Muhammad Ziyad’s coach: I am responsible for disqualification at Tokyo Paralympics

Malaysia’s Muhammad Ziyad Zolkefli (left) and his coach arrive at KLIA after their return from the 2020 Tokyo Paralympics September 3, 2021. — Bernama pic
Malaysia’s Muhammad Ziyad Zolkefli (left) and his coach arrive at KLIA after their return from the 2020 Tokyo Paralympics September 3, 2021. — Bernama pic

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SEPANG, Sept 3 — National shot put coach Mohd Faizol Harun has taken full responsibility for the disqualification of Muhammad Ziyad Zolkefli at the 2020 Tokyo Paralympics.

Mohd Faizol said that as the athlete’s coach, he was the one closest to Muhammad Ziyad during the Games.

“To all parties looking for who is guilty in this matter, I, as Ziyad’s coach and the one closest to him, am responsible for what happened.

“Don’t point fingers at others,” he told a media conference upon returning with the national contingent at the Kuala Lumpur International Airport (KLIA) here today.

He also denied there was any sabotage involved, adding instead that it was a technical mistake while insisting that he and Muhammad Ziyad arrived on time at the call room.

On August 31, Muhammad Ziyad, 31, was denied the gold medal in the men’s shot put F20 (intellectual impairment) category at the Olympic Stadium in Tokyo despite throwing a distance of 17.94 metres (m), which was a new world record.

He was, however, classified as Did Not Start (DNS) following a protest by the Ukraine team, who claimed that Muhammad Ziyad was late to enter the call room.

Ukraine’s Maksym Koval was announced as the gold medallist with a throw of 17.34m, breaking Muhammad Ziyad’s world record of 17.29m that he had set at the 2017 World Para Athletics Championships in London.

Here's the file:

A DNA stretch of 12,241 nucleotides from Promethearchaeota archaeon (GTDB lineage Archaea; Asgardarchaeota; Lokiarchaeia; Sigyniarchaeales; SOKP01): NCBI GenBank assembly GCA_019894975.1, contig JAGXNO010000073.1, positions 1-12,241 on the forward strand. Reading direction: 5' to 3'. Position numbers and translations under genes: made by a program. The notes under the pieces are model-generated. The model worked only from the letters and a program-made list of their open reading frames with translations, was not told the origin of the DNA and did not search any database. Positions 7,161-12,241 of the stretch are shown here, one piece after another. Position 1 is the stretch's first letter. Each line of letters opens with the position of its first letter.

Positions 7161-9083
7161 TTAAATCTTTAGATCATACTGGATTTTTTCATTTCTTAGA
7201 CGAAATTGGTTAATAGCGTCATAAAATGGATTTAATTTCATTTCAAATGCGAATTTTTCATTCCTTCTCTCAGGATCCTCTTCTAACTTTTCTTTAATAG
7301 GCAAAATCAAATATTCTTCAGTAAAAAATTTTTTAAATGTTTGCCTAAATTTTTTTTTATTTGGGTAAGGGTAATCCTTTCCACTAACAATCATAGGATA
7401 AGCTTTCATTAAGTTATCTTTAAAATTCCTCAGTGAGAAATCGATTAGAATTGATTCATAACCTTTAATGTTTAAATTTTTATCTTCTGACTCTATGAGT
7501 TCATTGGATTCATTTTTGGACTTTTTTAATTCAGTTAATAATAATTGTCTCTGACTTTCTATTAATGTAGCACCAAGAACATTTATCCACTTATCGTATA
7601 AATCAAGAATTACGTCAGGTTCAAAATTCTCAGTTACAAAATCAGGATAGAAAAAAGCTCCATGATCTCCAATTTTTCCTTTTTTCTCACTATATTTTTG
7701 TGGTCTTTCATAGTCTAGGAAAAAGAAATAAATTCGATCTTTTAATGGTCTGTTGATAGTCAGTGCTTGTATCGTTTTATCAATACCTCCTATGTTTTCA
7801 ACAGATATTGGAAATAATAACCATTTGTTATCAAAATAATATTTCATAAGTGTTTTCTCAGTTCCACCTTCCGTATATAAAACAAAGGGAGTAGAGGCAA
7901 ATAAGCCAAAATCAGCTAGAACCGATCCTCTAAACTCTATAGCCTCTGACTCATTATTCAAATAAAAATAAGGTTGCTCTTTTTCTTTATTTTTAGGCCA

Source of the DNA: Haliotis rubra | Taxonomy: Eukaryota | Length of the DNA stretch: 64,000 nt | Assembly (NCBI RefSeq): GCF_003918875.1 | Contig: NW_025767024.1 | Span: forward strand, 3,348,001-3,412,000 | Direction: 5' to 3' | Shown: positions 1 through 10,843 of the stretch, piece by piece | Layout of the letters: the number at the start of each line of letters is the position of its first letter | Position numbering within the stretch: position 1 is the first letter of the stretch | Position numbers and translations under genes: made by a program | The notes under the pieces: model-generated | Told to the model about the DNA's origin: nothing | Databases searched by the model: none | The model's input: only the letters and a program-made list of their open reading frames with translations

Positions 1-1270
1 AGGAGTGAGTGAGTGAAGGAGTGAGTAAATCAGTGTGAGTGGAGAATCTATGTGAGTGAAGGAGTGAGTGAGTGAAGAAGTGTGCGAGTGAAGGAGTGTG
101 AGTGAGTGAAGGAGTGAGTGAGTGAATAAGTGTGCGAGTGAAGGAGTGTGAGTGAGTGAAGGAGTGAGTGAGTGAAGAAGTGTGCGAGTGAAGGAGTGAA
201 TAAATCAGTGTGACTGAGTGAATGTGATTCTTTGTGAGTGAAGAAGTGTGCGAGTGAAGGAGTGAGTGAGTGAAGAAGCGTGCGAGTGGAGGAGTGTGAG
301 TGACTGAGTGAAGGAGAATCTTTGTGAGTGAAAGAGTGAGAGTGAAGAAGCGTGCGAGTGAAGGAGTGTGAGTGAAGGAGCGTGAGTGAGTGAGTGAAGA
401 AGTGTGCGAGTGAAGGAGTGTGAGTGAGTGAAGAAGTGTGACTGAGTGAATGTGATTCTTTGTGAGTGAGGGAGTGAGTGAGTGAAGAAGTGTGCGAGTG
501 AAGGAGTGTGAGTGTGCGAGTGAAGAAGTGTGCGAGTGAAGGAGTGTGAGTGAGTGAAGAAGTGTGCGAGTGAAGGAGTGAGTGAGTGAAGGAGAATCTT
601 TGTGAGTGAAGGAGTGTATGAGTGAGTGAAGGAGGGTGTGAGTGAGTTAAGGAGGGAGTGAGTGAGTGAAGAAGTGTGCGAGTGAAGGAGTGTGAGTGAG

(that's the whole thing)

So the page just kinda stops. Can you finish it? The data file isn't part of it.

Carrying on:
However, Mohd Faizol said he had no proof to show that Muhammad Ziyad arrived at the call room on time since no one is allowed to take video recordings or photographs there.

“We reached on time and the Ukraine coach was still there. I don’t know why he was there. Actually, like me, I sent Ziyad there and then I went into the competition venue because I knew he had arrived at the call room and was safe,” he explained. 

Relating the chronology of events that transpired that day, Mohd Faizol said they arrived at the warm-up area near the Olympic Stadium at 4.15pm before Muhammad Ziyad began his warm-up routine from 4.45pm until 5.30pm.

After that, they spent 15 minutes to get Muhammad Ziyad ready, including giving his charge a massage after he complained of stiff muscles before they both walked towards the venue at exactly 5.45pm.

“We had done our calculation that from the warm-up track to the nearest call room would take about eight to 10 minutes by walking at a normal pace. If we walked faster, maybe in five to six minutes. So, we walked there casually.

“In front of us was a Greek athlete, who was about four to five metres ahead. When we arrived, he (the Greek athlete) was allowed to enter, but we were stopped. When I saw the time it was 5.55pm. Actually, we can still go in,” he said.

He claimed that the assistant judge ignored their repeated pleas to allow Muhammad Ziyad into the call room, although at the same time the official managed the entry of the high jump athletes, before finally telling him and Muhammad Ziyad that they were late while pointing to his watch, which showed exactly 5.56pm.

However, he said Muhammad Ziyad was finally allowed to enter after a discussion between the chief judge and a Ukraine coach.

“After that I went into the stadium and Ziyad competed. After his third throw, I was told by an official that Ziyad (had been classified as) DNS (Did Not Start). If we had known earlier, I surely would not have let Ziyad compete,” he said.  — Bernama

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